We’ve been there: Cautiously advising clients to not think of solely relying on digital or social media for crucial or critical communications because their audience members “aren’t all online,” “don’t pay attention to Facebook,” or even “don’t have computer access.” The divide between digital natives and digital immigrants was thought to mark differences between young and old, haves and have-nots, and even the “with it” and the not-so "with it” crowds.
As the Pew Center’s most recent social media usage study illustrates, the divisions between social media natives and immigrants continues to shrink. When the fastest growing group of Facebook users is the over-65 bunch, it is clear the immigrants have become acculturated.
This observation by itself can initiate some new assumptions. Today, in this day and age, we should assume all audiences are online and on social media, in one degree or another, using a full range of digital tools to satisfy their wants and needs.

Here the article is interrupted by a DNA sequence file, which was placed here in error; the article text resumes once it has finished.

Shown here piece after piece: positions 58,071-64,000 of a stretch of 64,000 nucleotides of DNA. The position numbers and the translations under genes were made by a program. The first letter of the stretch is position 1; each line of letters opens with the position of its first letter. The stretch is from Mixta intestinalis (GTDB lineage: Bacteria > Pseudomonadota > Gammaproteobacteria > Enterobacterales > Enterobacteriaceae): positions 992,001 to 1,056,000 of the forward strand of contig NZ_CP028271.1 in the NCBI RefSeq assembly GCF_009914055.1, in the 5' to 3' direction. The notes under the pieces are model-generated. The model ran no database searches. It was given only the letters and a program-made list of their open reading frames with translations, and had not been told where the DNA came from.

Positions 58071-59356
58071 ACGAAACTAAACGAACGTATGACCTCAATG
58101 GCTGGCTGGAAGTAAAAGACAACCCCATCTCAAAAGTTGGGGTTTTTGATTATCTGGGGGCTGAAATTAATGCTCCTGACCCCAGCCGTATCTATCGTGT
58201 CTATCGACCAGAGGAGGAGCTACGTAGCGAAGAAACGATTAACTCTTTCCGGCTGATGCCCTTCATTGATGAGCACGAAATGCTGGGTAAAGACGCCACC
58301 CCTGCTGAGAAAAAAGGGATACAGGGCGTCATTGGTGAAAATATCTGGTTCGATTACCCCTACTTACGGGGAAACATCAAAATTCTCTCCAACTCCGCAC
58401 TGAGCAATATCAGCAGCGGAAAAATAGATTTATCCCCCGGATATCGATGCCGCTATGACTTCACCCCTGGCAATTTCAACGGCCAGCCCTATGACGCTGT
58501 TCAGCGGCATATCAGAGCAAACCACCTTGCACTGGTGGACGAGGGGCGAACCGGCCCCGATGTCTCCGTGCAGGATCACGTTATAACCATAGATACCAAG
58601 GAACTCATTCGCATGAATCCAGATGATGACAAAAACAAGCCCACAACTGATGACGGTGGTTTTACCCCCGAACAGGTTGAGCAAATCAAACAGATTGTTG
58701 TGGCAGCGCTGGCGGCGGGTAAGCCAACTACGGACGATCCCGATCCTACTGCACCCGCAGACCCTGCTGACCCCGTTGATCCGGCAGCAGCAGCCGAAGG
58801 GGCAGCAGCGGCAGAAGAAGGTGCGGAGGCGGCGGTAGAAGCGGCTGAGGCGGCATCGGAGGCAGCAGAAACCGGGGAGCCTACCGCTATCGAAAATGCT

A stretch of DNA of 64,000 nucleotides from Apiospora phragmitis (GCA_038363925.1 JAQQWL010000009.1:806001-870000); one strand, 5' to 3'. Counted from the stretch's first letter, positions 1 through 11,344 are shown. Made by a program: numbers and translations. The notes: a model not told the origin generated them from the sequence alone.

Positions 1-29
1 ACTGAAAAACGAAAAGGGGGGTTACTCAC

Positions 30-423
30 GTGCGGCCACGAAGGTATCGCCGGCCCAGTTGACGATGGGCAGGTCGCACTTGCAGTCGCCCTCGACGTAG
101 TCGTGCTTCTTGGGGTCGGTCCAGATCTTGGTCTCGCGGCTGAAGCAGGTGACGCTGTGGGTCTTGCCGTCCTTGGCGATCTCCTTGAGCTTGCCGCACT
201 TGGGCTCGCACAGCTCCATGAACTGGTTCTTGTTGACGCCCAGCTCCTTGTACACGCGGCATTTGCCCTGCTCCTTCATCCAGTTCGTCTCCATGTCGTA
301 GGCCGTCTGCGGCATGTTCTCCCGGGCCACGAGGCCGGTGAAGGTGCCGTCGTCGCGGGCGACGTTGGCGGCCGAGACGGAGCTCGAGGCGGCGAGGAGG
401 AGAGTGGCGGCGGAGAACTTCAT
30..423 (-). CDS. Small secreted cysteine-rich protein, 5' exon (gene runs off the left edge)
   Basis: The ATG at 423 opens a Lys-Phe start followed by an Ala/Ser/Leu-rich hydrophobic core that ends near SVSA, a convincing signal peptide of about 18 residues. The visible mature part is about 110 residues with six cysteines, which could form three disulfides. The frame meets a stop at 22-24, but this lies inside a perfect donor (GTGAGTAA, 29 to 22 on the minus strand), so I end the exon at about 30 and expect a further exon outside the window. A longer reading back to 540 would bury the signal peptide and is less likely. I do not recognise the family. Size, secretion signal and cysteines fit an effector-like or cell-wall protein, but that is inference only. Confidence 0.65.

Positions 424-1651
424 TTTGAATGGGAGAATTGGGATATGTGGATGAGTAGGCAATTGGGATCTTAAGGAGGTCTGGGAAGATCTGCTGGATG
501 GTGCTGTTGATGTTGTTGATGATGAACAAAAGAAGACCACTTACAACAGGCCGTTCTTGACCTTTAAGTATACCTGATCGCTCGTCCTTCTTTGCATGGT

Further, as the use of particular social media platforms ebbs and flows (for example, the number of younger Facebook users declining as older users sign on), we might also assume adoption rates among all users – native and immigrant – will happen faster and faster.
Instagram usage may be notably higher among younger people but we can expect quick change in those figures. New platforms will be accepted by people of all ages more rapidly as they become increasingly comfortable adopting both media and devices.
What does this mean for marketers?
- Forget the myths around usage by age, income or really any segment
- Assume all members of your target market are on social media or online in some manner
- Use social media as a reflection of who you are and who you expect your audience to be
- Vary the media you use based on your specific goals and measurement results
- In any case, social media usage for communications is not an option anymore